Nowadays I’m never too impressed with scripted sequences in games, I guess because they’re so rampant. However, I will admit that several of the set pieces here are fun and exciting. Mainly because I didn’t feel like the game was holding my hand during these events. You get to ride on some train car thing while being chased by a massive grindwheel, getting attacked by enemies in cars, and even Gyrocopters will be shooting at you. One of the most memorable sequences in the game has you controlling a miniature robotic Mechaton with a remote. It can smash objects and fires lasers from its eyes because that’s awesome. There are some less exciting sequences like when you ride a raft while engaging enemies and hop onto a Gyrocopter to escape a giant monster but all of them have you at least doing something which usually rewards you with Skillpoints in one way or another. With all of that said, the story may not be that memorable but several set pieces are.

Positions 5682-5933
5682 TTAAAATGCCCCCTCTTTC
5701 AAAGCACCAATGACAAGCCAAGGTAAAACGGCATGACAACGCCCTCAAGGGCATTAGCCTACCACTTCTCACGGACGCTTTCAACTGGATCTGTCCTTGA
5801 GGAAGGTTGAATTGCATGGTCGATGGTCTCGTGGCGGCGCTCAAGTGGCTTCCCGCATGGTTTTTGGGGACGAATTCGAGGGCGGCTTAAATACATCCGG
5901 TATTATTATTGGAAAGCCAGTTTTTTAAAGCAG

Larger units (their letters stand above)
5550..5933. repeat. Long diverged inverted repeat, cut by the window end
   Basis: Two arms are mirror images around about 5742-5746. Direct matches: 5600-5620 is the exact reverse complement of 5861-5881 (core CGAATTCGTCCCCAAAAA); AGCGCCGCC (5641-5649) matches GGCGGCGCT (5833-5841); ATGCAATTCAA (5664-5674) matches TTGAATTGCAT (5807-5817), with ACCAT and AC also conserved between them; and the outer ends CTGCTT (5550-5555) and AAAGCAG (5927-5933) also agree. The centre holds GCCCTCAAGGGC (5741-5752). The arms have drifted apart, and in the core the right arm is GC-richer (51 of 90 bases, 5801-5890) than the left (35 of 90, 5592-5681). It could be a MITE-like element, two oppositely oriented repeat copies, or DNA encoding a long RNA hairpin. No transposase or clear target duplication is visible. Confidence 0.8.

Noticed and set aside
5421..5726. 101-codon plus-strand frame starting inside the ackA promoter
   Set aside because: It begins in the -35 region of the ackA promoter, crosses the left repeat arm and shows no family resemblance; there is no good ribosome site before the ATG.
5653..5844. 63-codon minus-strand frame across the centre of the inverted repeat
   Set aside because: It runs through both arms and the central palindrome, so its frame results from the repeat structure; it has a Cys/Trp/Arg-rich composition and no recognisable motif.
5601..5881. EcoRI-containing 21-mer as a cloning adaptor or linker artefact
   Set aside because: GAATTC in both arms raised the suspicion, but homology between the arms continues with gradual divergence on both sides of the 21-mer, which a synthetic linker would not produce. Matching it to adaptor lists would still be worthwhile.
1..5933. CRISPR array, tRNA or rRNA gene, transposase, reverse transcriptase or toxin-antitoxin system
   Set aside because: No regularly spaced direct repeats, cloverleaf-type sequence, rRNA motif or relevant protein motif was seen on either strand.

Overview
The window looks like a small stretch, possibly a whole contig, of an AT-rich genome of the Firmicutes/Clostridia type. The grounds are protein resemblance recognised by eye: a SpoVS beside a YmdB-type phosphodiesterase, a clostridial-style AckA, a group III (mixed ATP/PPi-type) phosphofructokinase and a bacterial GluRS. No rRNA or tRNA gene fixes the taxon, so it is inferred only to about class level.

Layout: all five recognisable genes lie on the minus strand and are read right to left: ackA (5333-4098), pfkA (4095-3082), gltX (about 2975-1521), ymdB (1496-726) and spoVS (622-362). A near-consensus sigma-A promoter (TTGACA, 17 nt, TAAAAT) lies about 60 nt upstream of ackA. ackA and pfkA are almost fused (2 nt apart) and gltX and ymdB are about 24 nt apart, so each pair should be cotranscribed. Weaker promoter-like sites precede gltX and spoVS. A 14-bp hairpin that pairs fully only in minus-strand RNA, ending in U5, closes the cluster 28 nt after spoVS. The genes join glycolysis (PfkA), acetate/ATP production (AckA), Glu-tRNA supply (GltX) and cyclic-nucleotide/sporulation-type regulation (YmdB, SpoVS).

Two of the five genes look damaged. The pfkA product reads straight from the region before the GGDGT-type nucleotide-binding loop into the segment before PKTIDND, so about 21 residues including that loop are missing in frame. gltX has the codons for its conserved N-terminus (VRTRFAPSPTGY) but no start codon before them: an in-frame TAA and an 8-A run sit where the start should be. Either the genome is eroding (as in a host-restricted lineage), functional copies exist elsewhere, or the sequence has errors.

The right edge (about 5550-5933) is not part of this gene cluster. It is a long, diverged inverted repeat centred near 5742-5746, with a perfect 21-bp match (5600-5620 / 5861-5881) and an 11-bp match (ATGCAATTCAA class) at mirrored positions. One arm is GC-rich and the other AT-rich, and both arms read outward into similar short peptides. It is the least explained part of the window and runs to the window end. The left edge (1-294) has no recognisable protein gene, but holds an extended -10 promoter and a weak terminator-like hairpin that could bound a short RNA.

One of the things I love about Bulletstorm is the environments. And I’m not talking about level design because this is a straight up linear experience. No, I mean, the actual world or planet you’re on. I’m a sucker for tropical and sunny environments and Bulletstorm is chock full of beautiful vistas, waterfalls, palm trees, there’s even a desert and some caves. You traverse through a somewhat destroyed urban area at one point and there’s one sequence where you need to avoid the electrical storm outside. Send an enemy out there to see what happens. Speaking of enemies, I enjoyed the enemy variety in Bulletstorm. There’s two actual gangs you battle throughout the campaign, the Skulls and Creeps, and you don’t get a lot of backstory on these gangs but they are filled with crazy dudes ready to kill you on sight. The enemy AI isn’t exactly intelligent but because of the game’s arcade style, it doesn’t need to be. Enemies will run around and get behind cover but they do the normal stupid shit, too, like standing out in the open and running towards you, even under heavy fire. Some guys have melee weapons, others fire flares, some wield Boneduster shotguns, and some enemies fly aircraft known as Gyrocopters. Late in the game you encounter these mutated creatures known as Burnouts and you have to shoot their pus sores to kill them. None of the standard enemy types really pose a threat. It’s the miniboss enemies that you need to watch for. They usually wield chainguns, Bouncers, or Penetrators. Some are large mutant creatures that can be defeated by utilizing environmental hazards. They’re bullet sponges but can easily be taken down with the right combination of attacks or constant gunfire. Now I would say there’s only one real boss in the game and it’s some kind of mutated venus flytrap. You run or slide around it and shoot its weakpoints. There’s another encounter with an actual giant Mechaton but it’s a scripted sequence and not that challenging but if you want to call it a boss battle then okay.